The concept of a female androgen insufficiency syndrome, although not new, remains somewhat controversial. Androgens are quantitatively the predominant sex steroid in women, circulating in the micromolar and nanomolar concentration range, compared with picomolar levels of oestrogens. The most significant biologically active androgen is testosterone (T), which circulates bound tightly to sex-horprone-binding globulin (SHBG) and loosely to albumin. It is generally held that the non-SHBG-bound fraction is the bioavailable moiety. Hence, clinically useful T measurements require data on total concentrations as well as SHBG level. Testosterone insufficiency occurs in a number of circumstances, including hypopituitarism, premature ovarian failure, adrenal failure, exogenous corticosteroid use and oral oestrogen therapy (causing elevation of SHBG and suppression of gonadotrophins). Clinical symptoms of androgen insufficiency include loss of libido, diminished well-being, fatigue and blunted motivation and have been reported to respond well to T replacement, generally without significant side-effects.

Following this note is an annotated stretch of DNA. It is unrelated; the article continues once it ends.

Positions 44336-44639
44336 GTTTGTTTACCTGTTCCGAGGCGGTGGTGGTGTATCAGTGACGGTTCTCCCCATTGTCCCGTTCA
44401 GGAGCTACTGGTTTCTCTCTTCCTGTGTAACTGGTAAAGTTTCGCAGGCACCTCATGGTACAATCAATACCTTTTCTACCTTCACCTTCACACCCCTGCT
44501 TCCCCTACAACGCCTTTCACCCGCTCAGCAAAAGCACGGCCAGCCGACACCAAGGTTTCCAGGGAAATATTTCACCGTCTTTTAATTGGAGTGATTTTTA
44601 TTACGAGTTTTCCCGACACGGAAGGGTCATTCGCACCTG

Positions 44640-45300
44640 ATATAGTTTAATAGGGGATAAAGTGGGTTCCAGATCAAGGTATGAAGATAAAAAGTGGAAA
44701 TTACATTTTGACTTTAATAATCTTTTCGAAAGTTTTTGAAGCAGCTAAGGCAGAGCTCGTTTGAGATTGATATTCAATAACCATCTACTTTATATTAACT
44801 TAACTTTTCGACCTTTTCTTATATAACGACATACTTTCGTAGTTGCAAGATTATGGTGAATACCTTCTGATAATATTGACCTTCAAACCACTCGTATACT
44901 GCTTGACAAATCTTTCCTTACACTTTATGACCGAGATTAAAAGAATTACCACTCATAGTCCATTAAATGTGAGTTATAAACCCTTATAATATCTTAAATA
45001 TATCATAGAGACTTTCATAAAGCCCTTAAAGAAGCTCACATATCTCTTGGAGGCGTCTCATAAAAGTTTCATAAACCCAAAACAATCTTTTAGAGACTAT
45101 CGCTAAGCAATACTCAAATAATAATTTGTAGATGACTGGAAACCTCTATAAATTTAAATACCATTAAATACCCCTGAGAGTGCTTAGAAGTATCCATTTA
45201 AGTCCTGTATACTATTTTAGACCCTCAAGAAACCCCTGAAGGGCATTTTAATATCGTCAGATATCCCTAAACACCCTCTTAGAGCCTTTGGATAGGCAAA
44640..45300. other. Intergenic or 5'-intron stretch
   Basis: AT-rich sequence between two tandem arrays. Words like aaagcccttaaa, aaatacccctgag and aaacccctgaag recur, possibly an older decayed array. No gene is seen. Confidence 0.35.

|Number of pages||11|
|Journal||Best Practice and Research in Clinical Endocrinology and Metabolism|
|Publication status||Published - 2003|
- Dehydroepiandrosterone sulphate
- Free testosterone
- Premature ovarian failure
- Sex hormone binding globulin